The U.S. Centers for Disease Control recently reported that only about half of teen girls in the U.S. have received the human papillomavirus vaccine. The need for this vaccine is clear. About 20 million people, most in their late teens and early 20s, are infected with human papillomavirus.

HPV infection can cause cervical cancer. Each year about 12,000 women are diagnosed with cervical cancer and about 4,000 women die from it in the U.S. Fortunately we now have a very good preventive weapon for this type of cancer—the HPV vaccine.

Families frequently question why it is recommended to give the vaccine to all young women, starting at age 11 or 12. These are very reasonable questions. Here are a few thoughts. The type of HPV that can cause cervical cancer is passed from person to person by sexual contact. Vaccination against HPV can only provide protection if the vaccine doses are administered before exposure to the germ. Most individuals eventually are sexually active. Unfortunately partners are not always honest about their past sexual history and there’s also a small but real risk that a young woman could be sexually assaulted.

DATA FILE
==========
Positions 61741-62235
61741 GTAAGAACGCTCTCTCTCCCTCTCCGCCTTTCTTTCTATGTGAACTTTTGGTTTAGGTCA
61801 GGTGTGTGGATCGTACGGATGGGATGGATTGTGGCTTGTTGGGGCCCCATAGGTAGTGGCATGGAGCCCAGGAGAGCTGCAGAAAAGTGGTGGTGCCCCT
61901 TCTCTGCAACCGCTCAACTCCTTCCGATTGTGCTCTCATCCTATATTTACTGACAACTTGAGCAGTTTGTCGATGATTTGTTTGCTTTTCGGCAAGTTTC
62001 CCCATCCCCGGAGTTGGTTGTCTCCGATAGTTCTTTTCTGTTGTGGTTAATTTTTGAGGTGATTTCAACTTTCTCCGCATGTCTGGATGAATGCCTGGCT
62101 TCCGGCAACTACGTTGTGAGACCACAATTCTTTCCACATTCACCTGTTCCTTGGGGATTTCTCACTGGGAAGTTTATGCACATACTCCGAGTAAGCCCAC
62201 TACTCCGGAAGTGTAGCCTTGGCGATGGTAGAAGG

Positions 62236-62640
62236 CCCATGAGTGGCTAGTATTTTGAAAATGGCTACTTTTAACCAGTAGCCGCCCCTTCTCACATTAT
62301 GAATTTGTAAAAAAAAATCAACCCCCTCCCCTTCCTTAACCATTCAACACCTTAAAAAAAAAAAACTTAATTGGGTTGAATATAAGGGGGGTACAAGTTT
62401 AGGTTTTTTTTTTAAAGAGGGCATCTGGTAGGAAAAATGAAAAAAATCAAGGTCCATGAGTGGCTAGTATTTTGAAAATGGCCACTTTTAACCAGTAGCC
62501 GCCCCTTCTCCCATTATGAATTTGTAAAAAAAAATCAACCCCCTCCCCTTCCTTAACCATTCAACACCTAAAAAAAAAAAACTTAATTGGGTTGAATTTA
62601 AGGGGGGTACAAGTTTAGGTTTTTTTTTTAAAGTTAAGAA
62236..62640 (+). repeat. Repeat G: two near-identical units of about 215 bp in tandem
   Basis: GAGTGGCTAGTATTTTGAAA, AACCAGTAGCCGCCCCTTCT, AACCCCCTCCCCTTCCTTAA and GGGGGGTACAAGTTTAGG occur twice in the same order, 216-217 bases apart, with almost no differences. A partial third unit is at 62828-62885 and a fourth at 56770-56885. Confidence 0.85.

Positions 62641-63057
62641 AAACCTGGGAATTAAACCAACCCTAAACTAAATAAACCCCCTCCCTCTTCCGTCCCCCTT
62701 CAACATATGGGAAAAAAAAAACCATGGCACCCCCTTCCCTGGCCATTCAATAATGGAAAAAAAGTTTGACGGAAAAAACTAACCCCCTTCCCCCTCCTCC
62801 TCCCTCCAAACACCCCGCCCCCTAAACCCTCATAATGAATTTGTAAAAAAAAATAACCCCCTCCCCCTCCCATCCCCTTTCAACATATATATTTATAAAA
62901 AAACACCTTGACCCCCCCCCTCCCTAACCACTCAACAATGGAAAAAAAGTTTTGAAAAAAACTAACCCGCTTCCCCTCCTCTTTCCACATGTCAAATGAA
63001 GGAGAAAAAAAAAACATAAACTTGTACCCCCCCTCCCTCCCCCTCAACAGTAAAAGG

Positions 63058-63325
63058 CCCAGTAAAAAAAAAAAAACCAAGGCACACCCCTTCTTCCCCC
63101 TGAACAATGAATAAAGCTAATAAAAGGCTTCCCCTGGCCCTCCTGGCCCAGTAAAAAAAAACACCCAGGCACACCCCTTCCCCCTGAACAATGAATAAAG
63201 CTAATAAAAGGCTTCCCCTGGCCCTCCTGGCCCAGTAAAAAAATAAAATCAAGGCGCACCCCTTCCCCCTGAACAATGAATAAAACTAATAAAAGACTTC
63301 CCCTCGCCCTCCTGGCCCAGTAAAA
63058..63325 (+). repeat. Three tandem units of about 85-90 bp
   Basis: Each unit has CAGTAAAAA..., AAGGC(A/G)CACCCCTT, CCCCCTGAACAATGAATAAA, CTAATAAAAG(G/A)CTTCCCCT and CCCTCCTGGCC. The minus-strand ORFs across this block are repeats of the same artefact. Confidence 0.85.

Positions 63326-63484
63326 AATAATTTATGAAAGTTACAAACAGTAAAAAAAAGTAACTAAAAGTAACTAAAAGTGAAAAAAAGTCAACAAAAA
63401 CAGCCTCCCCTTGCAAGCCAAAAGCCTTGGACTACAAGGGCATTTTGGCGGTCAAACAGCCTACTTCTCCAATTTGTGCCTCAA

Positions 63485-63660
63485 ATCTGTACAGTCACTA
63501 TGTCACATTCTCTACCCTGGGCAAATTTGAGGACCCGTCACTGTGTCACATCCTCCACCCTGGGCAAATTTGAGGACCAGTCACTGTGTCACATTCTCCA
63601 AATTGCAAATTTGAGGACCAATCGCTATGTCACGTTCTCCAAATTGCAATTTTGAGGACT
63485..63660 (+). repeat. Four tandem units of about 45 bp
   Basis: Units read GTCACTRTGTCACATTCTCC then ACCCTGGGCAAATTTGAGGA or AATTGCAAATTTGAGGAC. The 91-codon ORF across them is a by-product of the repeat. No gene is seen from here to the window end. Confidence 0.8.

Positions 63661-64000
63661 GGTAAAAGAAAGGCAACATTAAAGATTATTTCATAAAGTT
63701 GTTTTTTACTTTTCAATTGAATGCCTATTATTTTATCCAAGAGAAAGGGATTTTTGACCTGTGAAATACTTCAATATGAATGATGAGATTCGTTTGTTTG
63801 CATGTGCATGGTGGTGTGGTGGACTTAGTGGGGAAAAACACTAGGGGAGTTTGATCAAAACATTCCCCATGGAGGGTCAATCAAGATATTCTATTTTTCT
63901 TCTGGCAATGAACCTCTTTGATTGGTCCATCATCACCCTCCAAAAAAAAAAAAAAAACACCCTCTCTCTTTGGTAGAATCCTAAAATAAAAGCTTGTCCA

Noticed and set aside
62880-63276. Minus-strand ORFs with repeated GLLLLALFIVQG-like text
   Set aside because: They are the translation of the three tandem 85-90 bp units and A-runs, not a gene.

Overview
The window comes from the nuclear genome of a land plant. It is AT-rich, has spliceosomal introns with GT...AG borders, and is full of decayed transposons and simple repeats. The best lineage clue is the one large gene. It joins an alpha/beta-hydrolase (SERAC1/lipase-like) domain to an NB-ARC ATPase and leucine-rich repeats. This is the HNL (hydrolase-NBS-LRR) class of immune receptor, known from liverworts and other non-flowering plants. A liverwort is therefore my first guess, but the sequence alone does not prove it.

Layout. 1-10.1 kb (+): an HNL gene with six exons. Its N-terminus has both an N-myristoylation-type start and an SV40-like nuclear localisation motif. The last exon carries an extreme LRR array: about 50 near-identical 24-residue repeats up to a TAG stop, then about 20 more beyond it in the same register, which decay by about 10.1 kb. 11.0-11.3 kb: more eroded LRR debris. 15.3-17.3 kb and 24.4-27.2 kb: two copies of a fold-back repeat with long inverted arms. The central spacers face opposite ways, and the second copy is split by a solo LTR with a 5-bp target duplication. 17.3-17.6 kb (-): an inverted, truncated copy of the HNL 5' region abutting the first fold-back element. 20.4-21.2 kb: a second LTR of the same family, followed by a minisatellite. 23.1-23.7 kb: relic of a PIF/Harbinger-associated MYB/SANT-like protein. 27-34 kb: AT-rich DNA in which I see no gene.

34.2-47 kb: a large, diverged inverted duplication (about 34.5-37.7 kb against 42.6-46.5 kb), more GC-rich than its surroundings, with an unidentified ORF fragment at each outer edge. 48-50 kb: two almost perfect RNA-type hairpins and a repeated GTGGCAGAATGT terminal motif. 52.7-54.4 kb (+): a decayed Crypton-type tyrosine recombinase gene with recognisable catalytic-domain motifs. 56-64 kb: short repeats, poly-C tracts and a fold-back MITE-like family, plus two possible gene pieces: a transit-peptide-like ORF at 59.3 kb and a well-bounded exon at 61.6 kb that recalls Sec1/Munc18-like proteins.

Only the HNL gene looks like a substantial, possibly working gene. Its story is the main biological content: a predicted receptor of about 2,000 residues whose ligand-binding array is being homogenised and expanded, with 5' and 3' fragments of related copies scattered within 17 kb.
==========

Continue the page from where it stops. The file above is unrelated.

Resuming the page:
Without question, vaccines are safe and extremely important. Offering the HPV vaccine as a regular part of preteen health care makes sense.

Lyn Ranta, MD~ Lyn Ranta, MD, director of Physician Affairs, Children’s Hospital of Wisconsin

Dr. Ranta is a co-leader of Children’s Hospital’s immunization initiative, and she treated children as a community pediatrician for more than 20 years.

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